Turning now to FIG. 3, a timing diagram is shown in the case of data leading edge 9 on the RDB lead arriving after the leading edge 7 of the clock pulse, e.g. latency 1. With the RDB data going low coincident with the CLK signal being at high logic level, the RDBL* level goes to high level. Now with the ENABLE signal being high due to the latency counter having counted to an appropriate value and therefore outputting a high level output signal earlier than in the previous example, causing the ENABLE signal to be high, the RDBL* signal being high with the ENABLE signal and applied to the inputs of gate 25, gate 25 outputs the low logic signal 51 shown in FIG. 3. This passes through gate 17 (and gate 19, if used), and appears on output Q, as output signal Q shown in FIG. 3.
The signal is enabled to pass through gate 17 because all its other inputs are at high logic level during this interval. The CLK input to gate 11 is high, the OUTEN signal is high and is inverted in inverter 3 during this interval. With the CLK signal being high and applied to inverter 13, the output of inverter 13 is low causes gate 11 to output a high logic level signal. The ENABLE signal being at high level as described above is applied to gate 39 with the low level RDBL signal, causing gate 35 to be enabled and go to low logic level as shown by waveform Q*, with the output signal Q at pin 21 having gone to high logic level. Gates 17 and 19 thus latch.
The data signal RDB then goes to high level at the trailing edge 53. The RDBL* signal thus goes to low level. The circuit then waits for the next leading edge 55 of the CLK signal, and when the pulse 57 resulting therefrom arrives, gate 31 displays this pulse at its output R1*, causing gate 35 to release the latch, and first the signal Q* at the output of gate 35 goes to high level, and then as a result, the signal Q goes to low level.
Thus it has been seen how the drive terminal Q has been driven to high level and low level by both the conditions of the data from the databus read amplifier arriving before the clock, and with the data arriving after the clock. It will also be seen that the signal at the drive terminal has been synchronized with the clock. In the case of a race condition (latency 2), one or the other of the conditions noted above will occur, but the output drive terminal will still be driven high and low, and synchronized, no matter which condition occurs.
The above-described circuit is duplicated and works similarly as described above, the duplicate circuit being shown as reference numeral 59. Two circuits are used in order to respectively pull the output 62 of a driver circuit up and down respectively.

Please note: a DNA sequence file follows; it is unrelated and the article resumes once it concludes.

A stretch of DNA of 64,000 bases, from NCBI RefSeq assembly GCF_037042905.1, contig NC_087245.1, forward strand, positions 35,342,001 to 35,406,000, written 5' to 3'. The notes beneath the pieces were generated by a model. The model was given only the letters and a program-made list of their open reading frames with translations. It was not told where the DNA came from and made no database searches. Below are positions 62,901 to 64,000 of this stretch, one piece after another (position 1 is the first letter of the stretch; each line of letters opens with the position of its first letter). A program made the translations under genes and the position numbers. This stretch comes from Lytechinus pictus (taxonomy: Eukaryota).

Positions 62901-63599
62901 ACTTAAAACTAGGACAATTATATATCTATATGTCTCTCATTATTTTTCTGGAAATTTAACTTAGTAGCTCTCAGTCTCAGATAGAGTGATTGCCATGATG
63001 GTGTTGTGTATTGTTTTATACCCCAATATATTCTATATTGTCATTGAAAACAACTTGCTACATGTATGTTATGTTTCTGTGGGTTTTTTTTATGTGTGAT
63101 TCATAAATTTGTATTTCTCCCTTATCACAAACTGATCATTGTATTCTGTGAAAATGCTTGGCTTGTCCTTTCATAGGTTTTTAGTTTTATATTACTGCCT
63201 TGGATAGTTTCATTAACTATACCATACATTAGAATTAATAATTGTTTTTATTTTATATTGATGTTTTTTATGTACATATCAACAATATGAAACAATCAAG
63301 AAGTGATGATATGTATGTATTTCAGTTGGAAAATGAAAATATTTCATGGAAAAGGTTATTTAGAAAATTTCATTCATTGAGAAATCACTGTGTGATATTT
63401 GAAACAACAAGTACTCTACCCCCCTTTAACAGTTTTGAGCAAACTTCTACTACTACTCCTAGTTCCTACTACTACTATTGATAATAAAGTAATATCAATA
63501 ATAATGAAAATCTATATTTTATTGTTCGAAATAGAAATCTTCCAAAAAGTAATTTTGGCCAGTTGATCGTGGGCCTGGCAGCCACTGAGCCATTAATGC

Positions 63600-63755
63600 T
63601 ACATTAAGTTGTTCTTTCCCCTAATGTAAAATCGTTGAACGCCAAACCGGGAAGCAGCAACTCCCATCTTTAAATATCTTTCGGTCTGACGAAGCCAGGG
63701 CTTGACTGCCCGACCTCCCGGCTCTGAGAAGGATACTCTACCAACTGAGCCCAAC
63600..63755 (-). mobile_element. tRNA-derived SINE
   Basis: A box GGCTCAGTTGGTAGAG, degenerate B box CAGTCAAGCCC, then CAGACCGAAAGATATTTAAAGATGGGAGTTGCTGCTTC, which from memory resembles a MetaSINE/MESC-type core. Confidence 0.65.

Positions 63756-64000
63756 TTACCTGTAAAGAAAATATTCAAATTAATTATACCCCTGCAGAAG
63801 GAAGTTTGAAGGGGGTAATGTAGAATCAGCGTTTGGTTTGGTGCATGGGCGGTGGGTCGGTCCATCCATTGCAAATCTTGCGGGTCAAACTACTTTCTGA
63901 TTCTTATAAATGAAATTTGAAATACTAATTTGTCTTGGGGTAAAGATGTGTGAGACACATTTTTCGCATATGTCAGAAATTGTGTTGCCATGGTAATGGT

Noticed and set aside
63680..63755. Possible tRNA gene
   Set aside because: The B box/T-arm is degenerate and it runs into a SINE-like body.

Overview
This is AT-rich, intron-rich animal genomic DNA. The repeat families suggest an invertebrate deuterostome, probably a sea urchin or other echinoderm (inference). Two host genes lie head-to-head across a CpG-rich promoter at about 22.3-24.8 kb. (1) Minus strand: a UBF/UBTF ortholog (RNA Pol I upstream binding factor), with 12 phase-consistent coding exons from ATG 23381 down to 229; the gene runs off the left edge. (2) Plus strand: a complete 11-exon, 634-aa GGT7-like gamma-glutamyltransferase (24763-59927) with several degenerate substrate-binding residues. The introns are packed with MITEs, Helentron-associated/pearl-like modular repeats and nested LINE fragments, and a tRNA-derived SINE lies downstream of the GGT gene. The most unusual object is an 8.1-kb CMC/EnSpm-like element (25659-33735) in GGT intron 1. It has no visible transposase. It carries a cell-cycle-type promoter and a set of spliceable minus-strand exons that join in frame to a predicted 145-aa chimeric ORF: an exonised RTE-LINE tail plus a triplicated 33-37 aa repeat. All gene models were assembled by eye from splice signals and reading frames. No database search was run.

FIG. 4 is a logic diagram of a driver circuit that can be used. Output terminal 21 and corresponding terminal 21A are input to n and p channel output field effect devices. Terminal 21 is connected through inverter 66 to the gate of p channel device 67, which has its drain and source connected between voltage source Vdd and the output 62 of the driver circuit. Terminal 21A is connected through an inverter 68 to the gate of an n channel device 69, which has its source and drain connected between ground and the output 62.
In order to provide a higher strength drive to occur, extra transistors 71 and 72 of similar polarities as transistors 67 and 69 have their sources and drains connected in parallel with transistors 67 and 69. Each of transistors 71 and 72 is driven from a pair of cross-connected AND gates which are driven from output terminal 21 and output terminal 21A respectively, and from delayed representations of the signals on those terminals, which delays are provided by the series of inverters 74 and 74A respectively.
In operation, considering now FIG. 5, when the drive to inverter 68 goes to low logic level, and the delayed drive to transistor 71 goes high, the output signal on output 62 goes from high logic level to low logic level while both transistors 69 and 71 are enabled, then to a higher low logic level following that interval, when only one transistor 69 is enabled. The purpose of driving both transistors for a short interval (controlled by the delay in inverters 74 and 74A), to a very high level is to obtain a higher slew rate than if only a single transistor were driven.
This driving circuit can operate in several modes. For example, with the circuit just described, it can drive e.g. a 50 ohm load in a symmetrical manner. It can alternatively be driven with the p channel transistors disabled, thus causing the n channel devices to have open drains. Thus to provide the first mode, the output terminal is connected to the circuit just described. To provide the second mode, it is open circuited, and the conductor connected to the input of inverter 66 is grounded.
A person skilled in the art understanding the description above may now design alternative embodiments and variations using the principles described herein. All those falling within the scope of the claims appended hereto are considered to be part of the present invention.